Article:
Why You Should Always Be Learning In Data Science: Tips From Kevin Tran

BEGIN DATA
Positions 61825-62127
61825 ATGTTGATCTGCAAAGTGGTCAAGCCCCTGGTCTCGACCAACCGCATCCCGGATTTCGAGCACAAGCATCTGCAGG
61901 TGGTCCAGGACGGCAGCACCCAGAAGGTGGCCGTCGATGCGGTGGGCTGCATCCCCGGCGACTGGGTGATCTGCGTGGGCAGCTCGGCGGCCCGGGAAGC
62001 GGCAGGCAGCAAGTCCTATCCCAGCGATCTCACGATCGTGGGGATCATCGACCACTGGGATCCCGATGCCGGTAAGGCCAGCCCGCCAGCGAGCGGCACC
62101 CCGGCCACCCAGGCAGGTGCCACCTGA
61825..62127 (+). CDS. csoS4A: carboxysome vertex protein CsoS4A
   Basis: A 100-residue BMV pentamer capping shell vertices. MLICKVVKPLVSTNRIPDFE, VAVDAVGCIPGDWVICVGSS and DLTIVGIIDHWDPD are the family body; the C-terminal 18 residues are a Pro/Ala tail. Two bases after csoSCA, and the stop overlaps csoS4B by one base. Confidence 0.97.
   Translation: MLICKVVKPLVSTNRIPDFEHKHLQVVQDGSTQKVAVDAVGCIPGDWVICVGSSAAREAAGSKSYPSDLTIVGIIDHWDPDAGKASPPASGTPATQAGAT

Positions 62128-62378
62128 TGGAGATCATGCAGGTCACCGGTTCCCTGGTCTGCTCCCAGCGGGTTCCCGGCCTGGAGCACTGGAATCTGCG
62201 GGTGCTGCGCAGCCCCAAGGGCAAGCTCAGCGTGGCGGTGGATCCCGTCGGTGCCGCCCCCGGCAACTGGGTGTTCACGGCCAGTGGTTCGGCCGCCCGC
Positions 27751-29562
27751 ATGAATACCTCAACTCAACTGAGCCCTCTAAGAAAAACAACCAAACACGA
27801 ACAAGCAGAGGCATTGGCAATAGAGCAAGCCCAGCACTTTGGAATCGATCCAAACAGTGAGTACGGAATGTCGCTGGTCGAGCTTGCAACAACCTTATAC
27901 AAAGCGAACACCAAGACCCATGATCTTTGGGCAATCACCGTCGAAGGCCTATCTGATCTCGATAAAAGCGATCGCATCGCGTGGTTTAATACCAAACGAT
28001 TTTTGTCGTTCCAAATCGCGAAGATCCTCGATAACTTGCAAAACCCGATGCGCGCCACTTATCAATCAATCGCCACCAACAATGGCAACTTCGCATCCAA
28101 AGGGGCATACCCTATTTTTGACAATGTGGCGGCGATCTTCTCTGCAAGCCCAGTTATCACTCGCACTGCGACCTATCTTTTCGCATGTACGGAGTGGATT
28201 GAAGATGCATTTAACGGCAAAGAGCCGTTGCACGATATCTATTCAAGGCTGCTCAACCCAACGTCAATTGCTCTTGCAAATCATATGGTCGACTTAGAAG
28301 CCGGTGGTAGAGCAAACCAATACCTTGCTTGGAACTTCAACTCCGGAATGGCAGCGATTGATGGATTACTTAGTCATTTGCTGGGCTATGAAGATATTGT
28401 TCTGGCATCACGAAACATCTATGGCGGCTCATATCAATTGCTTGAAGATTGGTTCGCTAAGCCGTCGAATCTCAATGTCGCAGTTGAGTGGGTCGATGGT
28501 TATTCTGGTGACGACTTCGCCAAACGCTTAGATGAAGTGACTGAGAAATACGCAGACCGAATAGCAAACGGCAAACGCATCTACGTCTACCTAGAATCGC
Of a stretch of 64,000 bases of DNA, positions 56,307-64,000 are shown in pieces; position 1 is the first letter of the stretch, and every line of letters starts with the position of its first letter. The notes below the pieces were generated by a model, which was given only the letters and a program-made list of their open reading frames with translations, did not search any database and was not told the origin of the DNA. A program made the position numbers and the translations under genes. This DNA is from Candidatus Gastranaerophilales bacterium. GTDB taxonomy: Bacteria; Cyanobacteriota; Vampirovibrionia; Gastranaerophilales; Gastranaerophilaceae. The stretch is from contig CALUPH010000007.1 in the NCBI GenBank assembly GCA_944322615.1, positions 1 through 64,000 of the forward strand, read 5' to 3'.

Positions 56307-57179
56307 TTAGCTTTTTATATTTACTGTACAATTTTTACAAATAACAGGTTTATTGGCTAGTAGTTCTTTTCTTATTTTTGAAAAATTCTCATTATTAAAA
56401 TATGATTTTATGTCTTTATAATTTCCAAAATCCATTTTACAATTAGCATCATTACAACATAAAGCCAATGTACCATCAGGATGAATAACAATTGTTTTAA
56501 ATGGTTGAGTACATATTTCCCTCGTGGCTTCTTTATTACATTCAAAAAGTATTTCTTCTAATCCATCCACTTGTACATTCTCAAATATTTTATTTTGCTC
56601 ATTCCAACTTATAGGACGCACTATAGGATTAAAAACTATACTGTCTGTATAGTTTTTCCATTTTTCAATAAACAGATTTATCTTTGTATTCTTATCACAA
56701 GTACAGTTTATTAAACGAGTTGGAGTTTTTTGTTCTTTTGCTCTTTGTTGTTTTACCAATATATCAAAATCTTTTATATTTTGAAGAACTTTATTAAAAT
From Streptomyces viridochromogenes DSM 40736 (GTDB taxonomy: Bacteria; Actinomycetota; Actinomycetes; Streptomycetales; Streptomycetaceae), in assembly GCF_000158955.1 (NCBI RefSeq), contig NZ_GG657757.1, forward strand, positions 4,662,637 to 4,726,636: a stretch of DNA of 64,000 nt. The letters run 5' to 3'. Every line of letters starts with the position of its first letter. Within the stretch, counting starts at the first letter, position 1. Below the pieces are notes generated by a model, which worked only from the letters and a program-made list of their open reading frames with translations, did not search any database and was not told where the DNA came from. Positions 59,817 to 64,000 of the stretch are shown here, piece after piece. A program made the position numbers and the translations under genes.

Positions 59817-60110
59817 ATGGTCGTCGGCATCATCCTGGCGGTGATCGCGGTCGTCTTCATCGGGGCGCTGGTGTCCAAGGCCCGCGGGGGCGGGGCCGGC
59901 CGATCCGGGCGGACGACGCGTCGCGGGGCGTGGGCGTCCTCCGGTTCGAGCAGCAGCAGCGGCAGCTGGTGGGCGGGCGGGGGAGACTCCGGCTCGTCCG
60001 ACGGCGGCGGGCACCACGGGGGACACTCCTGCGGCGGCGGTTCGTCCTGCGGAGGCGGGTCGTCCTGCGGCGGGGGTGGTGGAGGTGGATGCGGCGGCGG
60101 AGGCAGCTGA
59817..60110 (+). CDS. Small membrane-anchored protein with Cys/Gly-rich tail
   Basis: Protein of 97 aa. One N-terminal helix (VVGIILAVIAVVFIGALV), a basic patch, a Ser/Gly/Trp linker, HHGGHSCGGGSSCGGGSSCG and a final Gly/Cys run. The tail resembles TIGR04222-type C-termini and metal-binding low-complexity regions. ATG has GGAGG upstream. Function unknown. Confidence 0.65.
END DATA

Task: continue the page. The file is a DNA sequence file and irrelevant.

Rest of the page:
Last month we sat down with Kevin Tran, a Senior Data Scientist at Stanford University, to chat about Data Science trends, improvements in the industry, and his top tips for success in the market.  As one of LinkedIn’s Top Voices of 2019 within Data & Analytics. his thoughts on the industry regularly garner hundreds of responses, with debates and discussions bubbling up in the comments from colleagues eager to offer their input.  This online reputation has allowed him to make a name for himself, building out his own little corner of the internet with his expertise. But for Tran, it’s never been about popularity. “It’s not about the numbers,” he says without hesitation. “I don’t care about posting things just to see the number of likes go up.” His goal is always connection, to speak with others and learn from them while teaching from his own background. He’s got plenty of stories from his own experiences. For him, sharing is a powerful way to lead others down a path he himself is still discovering.  When asked about the most important lesson he’s learned in the industry, he says it all boils down to staying open to new ideas.  “You have to continue to learn, and you have to learn how to learn. If you stop learning, you’ll become obsolete pretty soon, particularly in Data Science. These technologies are evolving every day. Syntax changes, model frameworks change, and you have to constantly keep yourself updated.”  He believes that one of the best ways to do that is through open discussion. His process is to share in order to help others. When he has a realisation, he wants to set it in front of others to pass along what he’s learned; he wants to see how others react to the same problem, if they agree or see a different angle. It’s vital to consider what you needed to know at that stage. Additionally, this exchange of ideas allows Tran to learn from how others tackle the same problems, as well as get a glimpse into other challenges he may have not yet encountered.  “When I mentor people, I’m still learning, myself,” Tran confesses. “There’s so much out there to learn, you can’t know it all. Data Science is so broad." At the end of the day, it all comes down to helping each other and bringing humanity back to the forefront. In fact, this was his biggest advice for both how to improve the industry and how to succeed in it. It’s a point he comes back to with some regularity in his writing. “It doesn’t matter how smart you are, stay humble and respect everyone,” one post reads. “Everyone can teach you something you don’t know.” Treating people well, understanding their needs, and consciously working to see them as people instead of numbers or titles—this, Tran argues, is how you succeed in the business. To learn and grow, you must work with people, especially people with different skills and mindsets. Navigating your career is not all technical, even in the world of Data. “The thing that cannot be automated is having a heart,” he tells me sagely. Beyond this, Tran stresses the need for a solid foundation. The one thing you can’t afford to do is take shortcuts. You have to learn the practicalities and how to apply them, but to be strong in theory as well.  Understanding what is happening underneath the code will keep you moving forward. He compares knowing the tools to learning math with a calculator. “If you take the calculator away, you still need to be able to do the work. You need the underlying skills too, so that when you’re in a situation without the calculator, you can still provide solutions.” By constantly striving to collaborate and improve, Tran believes the Data industry has the best chance of innovating successfully.  If you’re looking for a new challenge in an innovative and collaborative environment, we may have a role for you. Take a look at our latest opportunities or get in touch with one of our expert consultants to find out more.